- Native Son, 1940.
- Black Boy: A Record of Childhood and Youth. New York: Harper, 1945.
- Uncle Tom's Children: Four Novellas. New York: Harper, 1938.
- Native Son (The Biography of a Young American): A Play in Ten Scenes. With Paul Green. New York: Harper, 1941.
- Bright and Morning Star. New York: International Publishers, 1941.
- 12 Million Black Voices. With photo-direction by Edwin Rosskam. New York: Viking, 1941. Cinque Uomini. Milan: Mondadori, 1951.
- The Outsider. New York: Harper, 1953.
- Savage Holiday. New York: Avon, 1954.
- Black Power: A Record of Reaction in a Land of Pathos. New York: Harper, 1954.
- The Color Curtain: A Report on the Bandung Conference.
- Pagan Spain. New York: Harper, 1957.
- White Man, Listen!. Garden City, N.Y.: Doubleday, 1957.
- The Long Dream. Garden City, N.Y.: Doubleday, 1957.
- Eight Men. Cleveland: World, 1961.
- Lawd Today. New York: Walker, 1963.
- American Hunger. New York: Harper and Row, 1977.
- Richard Wright Reader. Ed. Ellen Wright and Michel Fabre. New York: Harper and Row, 1978.
- Early Works: Lawd Today!, Uncle Tom's Children, Native Son. New York: Library of America, 1991.
- Later Works: Black Boy (American Hunger), The Outsider. New York: Library of America, 1991.
- Haiku: This Other World (1998) with an introduction by his daughter Julia.
Richard Wright: A Biography
By Quinisha Logan (SHS)
Deep in the southern states of America, when this country struggled with changes, people not only suffered from poverty, hunger, and illnesses, but people endured racism and violence. These experiences colored people's lives forever. Richard Nathaniel Wright was no exception. Out of the hardships and unpleasantness, Richard Wright formed ideas which became the central themes of his literary work.
Richard Wright was born in the backwoods of Mississippi on Rucker's plantation, twenty-five miles from Natchez, on September 8, 1908, near the community of Roxie. Wright was born to an illiterate sharecropper father, Nathaniel Wright, and a school teacher mother, Ella Wilson Wright. Richard Wright's roots are buried within the black, white, and Choctaw Indian races.
While Wright was still a toddler, Ella Wright also gave birth to Leon Alan Wright, Richard's brother. Within a year to two years after Leon's birth, the Wright began their long quest for a better life. Between the years 1911 and 1912, Ella Wright decided to leave the farm with her children. Ella Wright and her two sons traveled twenty-five miles to Natchez. Once in Natchez, they lived with Ella Wright's family, the Wilsons. While living with the Wilsons, Richard accidentally set fire to his grandparents' home.
After Nathaniel Wright's hard work failed to produce a profit on his "rented" farm, he moved his family to Memphis, Tennessee. Upon arrival in Memphis, the Wright family took residence in a two-room tenement, which was not far from Beale Street. This city, which was filled with brothels, saloons, and storefront churches, forced Richard to encounter the terrors of crime, violence, and racism.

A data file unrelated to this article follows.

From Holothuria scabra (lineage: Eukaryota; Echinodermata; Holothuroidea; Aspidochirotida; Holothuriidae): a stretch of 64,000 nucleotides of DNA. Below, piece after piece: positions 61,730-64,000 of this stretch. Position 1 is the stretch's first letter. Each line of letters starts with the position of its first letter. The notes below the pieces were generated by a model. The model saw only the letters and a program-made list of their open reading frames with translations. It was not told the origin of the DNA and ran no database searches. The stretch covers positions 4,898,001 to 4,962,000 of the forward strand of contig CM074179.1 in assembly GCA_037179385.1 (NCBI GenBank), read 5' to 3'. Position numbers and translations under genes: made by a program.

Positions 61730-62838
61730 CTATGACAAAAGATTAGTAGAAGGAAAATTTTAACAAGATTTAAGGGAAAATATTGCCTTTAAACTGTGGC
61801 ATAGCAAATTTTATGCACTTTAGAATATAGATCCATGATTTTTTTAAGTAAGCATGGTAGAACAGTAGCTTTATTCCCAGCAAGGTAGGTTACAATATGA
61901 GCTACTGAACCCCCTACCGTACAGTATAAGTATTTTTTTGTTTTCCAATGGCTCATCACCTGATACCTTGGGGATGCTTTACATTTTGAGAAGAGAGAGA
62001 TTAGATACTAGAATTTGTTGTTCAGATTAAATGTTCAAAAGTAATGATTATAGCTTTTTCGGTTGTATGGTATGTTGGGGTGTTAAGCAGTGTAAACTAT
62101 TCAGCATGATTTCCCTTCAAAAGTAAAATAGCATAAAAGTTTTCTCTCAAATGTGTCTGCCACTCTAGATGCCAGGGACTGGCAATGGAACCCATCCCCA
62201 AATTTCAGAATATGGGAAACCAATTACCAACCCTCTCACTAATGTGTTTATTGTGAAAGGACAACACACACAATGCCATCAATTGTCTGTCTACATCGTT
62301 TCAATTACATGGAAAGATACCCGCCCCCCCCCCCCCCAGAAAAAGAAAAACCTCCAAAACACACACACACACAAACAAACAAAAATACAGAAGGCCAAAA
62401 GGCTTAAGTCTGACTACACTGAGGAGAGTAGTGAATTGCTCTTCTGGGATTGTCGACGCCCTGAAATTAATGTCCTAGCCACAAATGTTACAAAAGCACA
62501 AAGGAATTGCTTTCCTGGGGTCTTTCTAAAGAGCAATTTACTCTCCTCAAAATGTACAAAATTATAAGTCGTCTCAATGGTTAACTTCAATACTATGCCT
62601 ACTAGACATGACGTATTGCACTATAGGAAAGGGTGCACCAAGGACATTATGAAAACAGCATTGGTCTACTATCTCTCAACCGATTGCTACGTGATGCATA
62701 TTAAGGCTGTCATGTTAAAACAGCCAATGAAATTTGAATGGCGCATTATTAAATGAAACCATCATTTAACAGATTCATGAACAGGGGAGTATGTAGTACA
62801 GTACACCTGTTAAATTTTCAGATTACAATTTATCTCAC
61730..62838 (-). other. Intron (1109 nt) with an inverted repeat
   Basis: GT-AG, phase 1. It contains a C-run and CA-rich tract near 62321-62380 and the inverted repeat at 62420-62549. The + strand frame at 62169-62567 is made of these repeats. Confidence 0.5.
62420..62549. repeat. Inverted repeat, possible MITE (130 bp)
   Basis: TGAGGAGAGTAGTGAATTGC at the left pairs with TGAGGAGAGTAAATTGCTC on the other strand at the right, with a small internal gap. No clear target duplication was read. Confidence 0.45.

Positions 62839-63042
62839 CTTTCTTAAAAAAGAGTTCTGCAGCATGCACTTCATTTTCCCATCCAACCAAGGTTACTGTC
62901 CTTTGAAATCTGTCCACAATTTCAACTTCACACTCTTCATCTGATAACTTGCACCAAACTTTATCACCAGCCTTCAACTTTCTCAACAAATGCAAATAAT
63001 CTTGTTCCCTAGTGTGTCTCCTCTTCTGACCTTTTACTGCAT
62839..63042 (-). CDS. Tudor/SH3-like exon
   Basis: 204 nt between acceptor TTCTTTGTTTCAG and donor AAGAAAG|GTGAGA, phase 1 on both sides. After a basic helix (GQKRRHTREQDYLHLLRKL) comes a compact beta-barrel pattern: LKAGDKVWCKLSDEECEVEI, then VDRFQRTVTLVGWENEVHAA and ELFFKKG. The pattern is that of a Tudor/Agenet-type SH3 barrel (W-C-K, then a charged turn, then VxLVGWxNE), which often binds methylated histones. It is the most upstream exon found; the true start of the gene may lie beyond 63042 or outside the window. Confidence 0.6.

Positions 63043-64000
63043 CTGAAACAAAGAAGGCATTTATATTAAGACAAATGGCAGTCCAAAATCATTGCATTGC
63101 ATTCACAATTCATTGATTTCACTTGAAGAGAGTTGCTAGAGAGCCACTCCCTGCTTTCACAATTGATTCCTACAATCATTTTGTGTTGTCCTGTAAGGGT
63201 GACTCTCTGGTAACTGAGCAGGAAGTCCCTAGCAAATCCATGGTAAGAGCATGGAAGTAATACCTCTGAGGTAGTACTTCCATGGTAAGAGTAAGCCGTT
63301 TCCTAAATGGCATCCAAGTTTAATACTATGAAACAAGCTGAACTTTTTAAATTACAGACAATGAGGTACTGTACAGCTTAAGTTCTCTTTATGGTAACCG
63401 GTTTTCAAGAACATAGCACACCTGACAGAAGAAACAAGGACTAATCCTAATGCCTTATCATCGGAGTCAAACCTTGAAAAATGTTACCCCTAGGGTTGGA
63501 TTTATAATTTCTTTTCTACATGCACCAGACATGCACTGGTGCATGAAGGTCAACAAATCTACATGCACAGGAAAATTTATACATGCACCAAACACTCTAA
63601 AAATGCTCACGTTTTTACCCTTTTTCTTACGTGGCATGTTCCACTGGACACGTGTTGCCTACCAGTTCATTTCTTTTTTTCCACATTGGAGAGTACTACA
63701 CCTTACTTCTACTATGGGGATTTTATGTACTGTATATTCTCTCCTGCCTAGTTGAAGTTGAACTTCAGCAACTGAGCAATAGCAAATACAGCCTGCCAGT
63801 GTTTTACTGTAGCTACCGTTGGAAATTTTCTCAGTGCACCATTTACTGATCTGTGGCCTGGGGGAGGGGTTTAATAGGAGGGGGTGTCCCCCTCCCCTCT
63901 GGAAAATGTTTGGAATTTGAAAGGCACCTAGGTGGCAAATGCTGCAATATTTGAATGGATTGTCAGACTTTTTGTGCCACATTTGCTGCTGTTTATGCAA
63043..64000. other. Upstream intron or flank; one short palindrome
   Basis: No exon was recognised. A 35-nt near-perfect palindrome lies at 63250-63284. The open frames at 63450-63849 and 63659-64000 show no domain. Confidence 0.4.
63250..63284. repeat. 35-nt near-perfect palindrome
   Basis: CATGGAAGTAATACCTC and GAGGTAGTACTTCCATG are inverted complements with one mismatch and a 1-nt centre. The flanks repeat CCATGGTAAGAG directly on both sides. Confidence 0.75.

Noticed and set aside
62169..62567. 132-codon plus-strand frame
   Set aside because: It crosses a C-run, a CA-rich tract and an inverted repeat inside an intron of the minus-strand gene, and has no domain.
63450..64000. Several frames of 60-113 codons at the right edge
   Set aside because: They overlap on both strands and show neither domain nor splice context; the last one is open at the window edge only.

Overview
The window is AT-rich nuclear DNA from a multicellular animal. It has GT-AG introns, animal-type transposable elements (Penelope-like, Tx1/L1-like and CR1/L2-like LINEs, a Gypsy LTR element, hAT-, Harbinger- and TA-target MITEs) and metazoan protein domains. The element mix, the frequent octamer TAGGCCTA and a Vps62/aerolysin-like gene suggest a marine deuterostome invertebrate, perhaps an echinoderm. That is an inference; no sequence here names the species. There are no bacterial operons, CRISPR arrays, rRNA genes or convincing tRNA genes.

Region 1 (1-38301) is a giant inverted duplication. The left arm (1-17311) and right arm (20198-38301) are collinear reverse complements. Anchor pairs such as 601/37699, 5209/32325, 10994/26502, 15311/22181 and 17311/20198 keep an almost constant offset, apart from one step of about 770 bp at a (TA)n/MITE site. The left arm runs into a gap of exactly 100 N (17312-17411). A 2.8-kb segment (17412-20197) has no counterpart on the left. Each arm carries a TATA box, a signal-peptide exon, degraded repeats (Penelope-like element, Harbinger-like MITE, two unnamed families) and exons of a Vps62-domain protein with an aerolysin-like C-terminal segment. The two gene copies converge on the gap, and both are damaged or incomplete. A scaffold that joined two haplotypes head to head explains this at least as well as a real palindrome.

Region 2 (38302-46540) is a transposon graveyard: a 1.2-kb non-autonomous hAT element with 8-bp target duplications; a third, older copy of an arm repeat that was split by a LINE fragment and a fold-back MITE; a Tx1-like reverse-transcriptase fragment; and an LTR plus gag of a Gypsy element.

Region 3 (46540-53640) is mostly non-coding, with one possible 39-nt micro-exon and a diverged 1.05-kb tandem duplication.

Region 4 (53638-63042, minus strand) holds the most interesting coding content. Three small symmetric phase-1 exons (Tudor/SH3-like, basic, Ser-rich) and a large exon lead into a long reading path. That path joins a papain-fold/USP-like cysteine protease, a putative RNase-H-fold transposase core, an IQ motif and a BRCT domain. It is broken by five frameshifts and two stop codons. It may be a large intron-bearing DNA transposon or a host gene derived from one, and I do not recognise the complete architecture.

While growing up in Memphis, Richard felt the absence of his father more and more. . When Richard reached the age of six years old, his father deserted the family and lived with another woman. The desertion of Richard Wright's father forced Richard to face another terror: poverty. "The image of my father became associated with the pangs of hunger," wrote Wright in Black Boy, his autobiography, "Whenever I felt hunger, I thought of him with a deep biological bitterness." With the heavy weight of supporting her family of three upon her shoulders, Ella Wright found jobs working as a housemaid and a cook. In the year 1915 Ella became ill, and her sons were forced to move into an orphanage.
Although Wright's stay in the orphanage was brief, it was memorable. Once Wright left the orphanage, he attended school briefly at the Howard Institute. As time progressed, Ella Wright's health worsened, forcing the Wright family to live with Ella's sister and brother-in-law, Maggie and Silas Hopkins in Arkansas. Richard developed a close bond with his uncle Silas. However, Silas Hopkins, who was a prosperous builder and saloon-keeper, was murdered by some white people in 1917. Because no arrests were made, Maggie Hopkins, Ella Wright, and the children escaped to West Helena, Arkansas. During this time, money was scarce. Richard Wright left school in order to find work. Ella Wright's health continued to deteriorate, and she eventually suffered from a stroke and became paralyzed.
Because of these tragic circumstances, Richard and Leon were separated. Richard Wright moved back to Mississippi, where he lived with an aunt and uncle in Greenwood. He then returned to Jackson because he was unhappy. There he lived with his religious grandparents and aunt Addis, who were members of the Seventh-Day Adventists. He did not share in their attitude toward religion. Because of this he felt that he was an outsider in their home. While at his grandparents' home, he attended the Seventh-Day Adventist school that was taught by Addie. The strict rules caused him to rebel. A year later he transferred to Jim Hill School, a public school, where he excelled academically.